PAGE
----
I always knew that raising teenagers would have difficult moments, but now that I’m in the midst of one that’s hurting my child deeply, I don’t know how to handle it.
She’s experiencing her first break-up and the feelings from rejection are dragging her down to the depths. It’s as if she’s decided it happened because she’s unlikeable.
She’s 15, and “dated” her boyfriend for 15 months, even through the pandemic. He’s in a grade higher and, when schools were open, they’d meet for lunch every day. Later, he’d come home with her and hang out.
By the time of Covid lockdowns, they were already in our family bubble. My husband and I went along with it because the boy’s family was also small and let our daughter visit there (mostly outdoors and masked).
They’ve both been respectful of each other and there was no obvious reason to interfere. They’re also both good students and encouraged each other to study.
Now, my daughter’s like a wounded animal - listless, almost hiding from me.
I’ve even had to bathe her, as she started neglecting her own hygiene. She said, “What for? Nobody wants me anyway.”
It’s sad but also shocking to see how vulnerable a teenager can be - going from confident and proud of how she’s handling a first relationship, to deflated, depressed and, I fear, on the edge of emotional despair.
We talked to the boy’s mother to ask if she knew something we should know about what caused the break-up.
She was sympathetic but said he only told her that, since he was working harder and hoping to get accepted after next year to a University far away, he felt they should have some space between them, or the move would be too hard on her.
Well, he certainly recognized her deep sensitivity, but didn’t understand that his sudden cut-off to their previous closeness, while still in the same city with the same friends, would be devastating.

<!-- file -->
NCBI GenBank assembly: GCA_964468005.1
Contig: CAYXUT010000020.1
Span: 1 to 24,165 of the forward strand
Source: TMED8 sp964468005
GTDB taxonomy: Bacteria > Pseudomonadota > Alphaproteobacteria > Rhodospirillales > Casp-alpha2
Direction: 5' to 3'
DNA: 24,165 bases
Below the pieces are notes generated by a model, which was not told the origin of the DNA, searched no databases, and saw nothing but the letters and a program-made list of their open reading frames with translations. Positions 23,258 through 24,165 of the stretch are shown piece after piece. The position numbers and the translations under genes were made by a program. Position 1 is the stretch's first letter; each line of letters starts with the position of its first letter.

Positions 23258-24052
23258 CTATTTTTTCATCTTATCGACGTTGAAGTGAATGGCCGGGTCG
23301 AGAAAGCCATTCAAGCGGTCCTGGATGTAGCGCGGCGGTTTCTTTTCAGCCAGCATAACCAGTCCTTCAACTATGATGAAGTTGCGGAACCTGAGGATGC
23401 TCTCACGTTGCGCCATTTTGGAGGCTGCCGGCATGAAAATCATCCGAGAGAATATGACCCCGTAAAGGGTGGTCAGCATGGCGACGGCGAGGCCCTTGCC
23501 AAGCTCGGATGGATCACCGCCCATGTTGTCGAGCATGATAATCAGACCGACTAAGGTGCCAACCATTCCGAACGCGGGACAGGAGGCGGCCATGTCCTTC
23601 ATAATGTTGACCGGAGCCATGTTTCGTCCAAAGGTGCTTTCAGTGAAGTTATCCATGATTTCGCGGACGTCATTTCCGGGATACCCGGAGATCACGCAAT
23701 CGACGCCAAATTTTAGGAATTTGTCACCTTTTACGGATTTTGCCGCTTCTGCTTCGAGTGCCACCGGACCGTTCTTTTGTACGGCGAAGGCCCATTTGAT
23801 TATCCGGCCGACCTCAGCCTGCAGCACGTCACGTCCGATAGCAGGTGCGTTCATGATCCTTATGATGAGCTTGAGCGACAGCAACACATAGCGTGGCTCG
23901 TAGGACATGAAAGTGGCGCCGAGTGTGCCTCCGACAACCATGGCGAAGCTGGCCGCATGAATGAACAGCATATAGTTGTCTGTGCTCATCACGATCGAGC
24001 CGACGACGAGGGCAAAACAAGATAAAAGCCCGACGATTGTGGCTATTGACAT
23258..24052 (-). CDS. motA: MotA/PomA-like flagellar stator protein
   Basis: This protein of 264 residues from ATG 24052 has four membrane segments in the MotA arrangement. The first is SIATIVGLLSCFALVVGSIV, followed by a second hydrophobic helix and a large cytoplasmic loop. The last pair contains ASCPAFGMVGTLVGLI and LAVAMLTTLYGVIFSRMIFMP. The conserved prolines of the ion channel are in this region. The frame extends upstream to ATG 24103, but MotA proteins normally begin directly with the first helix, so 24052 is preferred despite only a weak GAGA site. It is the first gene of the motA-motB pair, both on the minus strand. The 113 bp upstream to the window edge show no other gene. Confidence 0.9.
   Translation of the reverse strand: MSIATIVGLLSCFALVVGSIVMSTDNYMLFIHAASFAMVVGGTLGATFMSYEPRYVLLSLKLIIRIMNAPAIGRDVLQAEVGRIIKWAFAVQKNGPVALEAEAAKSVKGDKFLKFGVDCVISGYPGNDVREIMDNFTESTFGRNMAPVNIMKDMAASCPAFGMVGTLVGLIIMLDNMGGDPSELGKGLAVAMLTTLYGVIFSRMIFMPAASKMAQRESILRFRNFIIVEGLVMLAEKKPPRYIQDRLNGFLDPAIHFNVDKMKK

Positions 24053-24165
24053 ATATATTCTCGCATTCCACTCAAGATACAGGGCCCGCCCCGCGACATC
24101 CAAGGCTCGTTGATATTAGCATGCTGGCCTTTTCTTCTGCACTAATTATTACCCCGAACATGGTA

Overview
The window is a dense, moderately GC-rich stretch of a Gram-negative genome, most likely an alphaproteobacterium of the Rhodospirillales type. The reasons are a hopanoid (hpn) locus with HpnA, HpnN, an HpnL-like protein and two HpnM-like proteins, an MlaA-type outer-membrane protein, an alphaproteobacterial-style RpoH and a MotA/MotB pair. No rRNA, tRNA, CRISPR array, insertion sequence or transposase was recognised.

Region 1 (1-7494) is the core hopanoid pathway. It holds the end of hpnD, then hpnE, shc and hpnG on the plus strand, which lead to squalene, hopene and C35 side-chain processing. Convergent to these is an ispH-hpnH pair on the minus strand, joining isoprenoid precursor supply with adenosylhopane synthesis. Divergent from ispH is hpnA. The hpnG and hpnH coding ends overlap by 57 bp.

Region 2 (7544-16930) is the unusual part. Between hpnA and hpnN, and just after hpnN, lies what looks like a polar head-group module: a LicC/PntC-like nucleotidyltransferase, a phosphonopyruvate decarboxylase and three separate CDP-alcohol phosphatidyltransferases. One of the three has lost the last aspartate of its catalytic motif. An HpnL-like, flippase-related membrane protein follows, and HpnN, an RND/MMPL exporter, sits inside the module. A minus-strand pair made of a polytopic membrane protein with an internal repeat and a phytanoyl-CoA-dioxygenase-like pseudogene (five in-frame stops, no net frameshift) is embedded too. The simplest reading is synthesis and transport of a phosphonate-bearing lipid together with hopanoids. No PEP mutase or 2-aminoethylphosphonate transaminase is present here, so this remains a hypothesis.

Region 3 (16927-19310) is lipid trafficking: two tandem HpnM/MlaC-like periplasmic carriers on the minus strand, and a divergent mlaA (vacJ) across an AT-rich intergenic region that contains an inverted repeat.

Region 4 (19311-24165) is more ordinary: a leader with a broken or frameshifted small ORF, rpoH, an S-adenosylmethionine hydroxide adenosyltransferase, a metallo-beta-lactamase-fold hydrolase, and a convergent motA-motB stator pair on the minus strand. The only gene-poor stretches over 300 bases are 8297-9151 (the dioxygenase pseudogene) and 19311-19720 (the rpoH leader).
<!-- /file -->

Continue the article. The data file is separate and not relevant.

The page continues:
How can I help her before her reaction becomes more extreme?
Very Frightened Mother
You were always right to recognize how fragile a teenager’s self-confidence can be. Even the most popular boy and/or girl in the classroom may have hang-ups - e.g., his skin isn’t flawless, her hair’s hard to manage. Even such seeming small and reparable matters can become a demoralising obsession.
In your daughter’s case, the trigger is obvious. One minute she’s secure, confident, happy. The next, no matter his reason, she feels tossed aside.
And at her age, it’d be rare for her to have the inner security to tell herself, we’ll keep in touch, I’ll miss him, but we’ll see each other when he’s home for holidays...
Instead, she gives up on herself even to the point of not feeling the need to be clean.
This is when two significant sources of comfort and understanding are crucial - the first from her immediate family, the second from an experienced professional, if your daughter remains withdrawn and miserable for an extended time.
Young teenagers especially, don’t have past experience with a sudden ending to romantic hopes. Parents need to validate their feelings of loss while also encouraging them with assurance of future happiness.
However, if you notice persistent signs of depression after several weeks, changes in eating habits and loss of interest in other activities, seek help from a psychologist who can diagnose these symptoms and also offer counselling.
FEEDBACK Regarding the African American woman whose husband doesn’t speak up against his brother when he makes racist, and homophobic remarks (February 22):
Reader – “I feel badly for her. Was this just something that happened out of the blue? Or were there signs early on in the couple’s relationship that she may’ve missed, instead seeing everything through the eyes of love?
“Or maybe the family did a good job of hiding their true feelings?
“In our big, Italian family, we have people of all colours, creeds, ethnic backgrounds and sexual identities. I won’t say that there are no racists/bigots among us, although they are mostly silent.
“They were always like that, although none of us will tolerate them behaving other than respectfully toward family members of whom they may not approve.”
Reader #2 - “If her husband excuses his family’s deplorable behaviour, she needs to dump him fast!
“With no respect there’s no love, only an attachment.”
Tip of the day:
Validate your teenager’s hurt feelings after a first breakup. Stay understanding and comforting but seek counselling help if signs of depression persist.